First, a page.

AVOID Trans Fats
Avoiding trans fats is my 5th Pillar of health. Trans fats (unsaturated fatty acids) are found in low amounts in foods such as dairy and meats. These natural trans fats include conjugated linoleic acid (CLA) and vaccenic acid.
However, most trans fats consumed come from processed foods. One should avoid eating processed foods which have trans fats as they can be detrimental to one’s health. Be a smart consumer, It is important that one read the food label closely. Foods with trans fats will contain hydrogenated oils or partially hydrogenated oils in the ingredient list. Both of these terms are code names for “trans fats”.
Foods which Contain Trans Fats
Trans Fats are commonly found in processed foods such as:
- Baked goods (ie cakes, rolls)
- Fried foods
- Potato Chips
- Frozen Pizzas
- Margarine and other spreads
- Coffee Creamers (sweetened)
- Fast foods
- Microwave popcorn
Why are Tran Fats Used?
Trans fats are purposely placed in the foods for improved taste, texture and financial reasons. Preparing food using trans fats allows food manufacturers to extend the shelf-life of the food, saving them millions of dollars while preventing food items from spoiling. Unfortunately, trans fats appear to shorten the lifespan of the consumer and ultimately increase healthcare costs.
How are Trans Fats made?
Trans fats are manufactured by adding hydrogen molecules to liquid vegetable oil. This process allows the oil to become solid at room temperature.
Trans Fats and Heart Disease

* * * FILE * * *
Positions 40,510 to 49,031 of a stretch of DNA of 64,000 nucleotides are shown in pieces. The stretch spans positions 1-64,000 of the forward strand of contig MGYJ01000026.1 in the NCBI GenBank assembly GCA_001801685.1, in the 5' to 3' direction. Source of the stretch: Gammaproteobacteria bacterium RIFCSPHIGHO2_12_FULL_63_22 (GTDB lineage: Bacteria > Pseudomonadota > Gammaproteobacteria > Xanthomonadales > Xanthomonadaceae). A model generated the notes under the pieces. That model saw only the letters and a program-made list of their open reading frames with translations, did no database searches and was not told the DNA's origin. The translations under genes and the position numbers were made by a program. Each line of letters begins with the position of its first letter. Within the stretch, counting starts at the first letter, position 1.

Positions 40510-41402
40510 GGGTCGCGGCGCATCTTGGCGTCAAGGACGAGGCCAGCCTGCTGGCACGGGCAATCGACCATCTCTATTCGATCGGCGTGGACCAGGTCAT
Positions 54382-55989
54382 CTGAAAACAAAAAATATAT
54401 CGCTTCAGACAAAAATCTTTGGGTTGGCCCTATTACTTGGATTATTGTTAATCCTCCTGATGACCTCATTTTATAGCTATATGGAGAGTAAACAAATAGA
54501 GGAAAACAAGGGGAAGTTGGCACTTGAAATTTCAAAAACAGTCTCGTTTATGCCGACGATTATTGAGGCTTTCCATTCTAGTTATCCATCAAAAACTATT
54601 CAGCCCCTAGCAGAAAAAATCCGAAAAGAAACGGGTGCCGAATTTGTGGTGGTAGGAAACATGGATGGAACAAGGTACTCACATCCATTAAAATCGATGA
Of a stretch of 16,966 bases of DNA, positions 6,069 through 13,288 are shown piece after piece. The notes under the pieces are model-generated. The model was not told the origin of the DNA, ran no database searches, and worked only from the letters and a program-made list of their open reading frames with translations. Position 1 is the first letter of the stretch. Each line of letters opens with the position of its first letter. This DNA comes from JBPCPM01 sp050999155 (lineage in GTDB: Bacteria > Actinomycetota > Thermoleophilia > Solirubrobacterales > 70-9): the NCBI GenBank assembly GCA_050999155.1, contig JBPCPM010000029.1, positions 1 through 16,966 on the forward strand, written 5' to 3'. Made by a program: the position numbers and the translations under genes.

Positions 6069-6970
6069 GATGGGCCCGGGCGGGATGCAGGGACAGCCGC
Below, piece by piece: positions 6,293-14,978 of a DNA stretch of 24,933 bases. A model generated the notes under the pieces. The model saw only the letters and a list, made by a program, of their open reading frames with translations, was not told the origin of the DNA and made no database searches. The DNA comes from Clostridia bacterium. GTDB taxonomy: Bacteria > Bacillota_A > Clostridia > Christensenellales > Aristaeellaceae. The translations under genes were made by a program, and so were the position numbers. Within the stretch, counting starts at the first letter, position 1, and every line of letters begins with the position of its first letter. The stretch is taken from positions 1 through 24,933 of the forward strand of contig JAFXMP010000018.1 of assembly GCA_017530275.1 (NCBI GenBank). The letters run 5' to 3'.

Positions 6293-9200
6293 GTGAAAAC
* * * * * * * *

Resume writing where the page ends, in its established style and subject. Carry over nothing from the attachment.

According to the Mayo Clinic, Trans-fats elevate LDL (bad) cholesterol and lower HDL (good) cholesterol. In addition, according to the American Heart Association, they are believed to also increase one’s risk of developing Type 2 diabetes. These metabolic effects increase one’s risk for cardiovascular disease and strokes
Specifically, trans fats damage the endothelial lining of blood vessels, via oxidation. This leads to clogged arteries, inflammation and ultimately increased risk for heart attack. In addition, a 2015 study demonstrated that consumption of trans fats increased one’s overall risk of dying.
When consuming food, it is important to read the labels. By definition, as long as a food has less than 0.5 grams of trans-fats per serving, the label can proclaim “No Trans-fats”.
Avoid processed foods. Cook your food at home as much as possible. Instead of margarine, use butter. Instead of frying foods, consider baking them. Increase intake of fruits and vegetables to optimize overall health.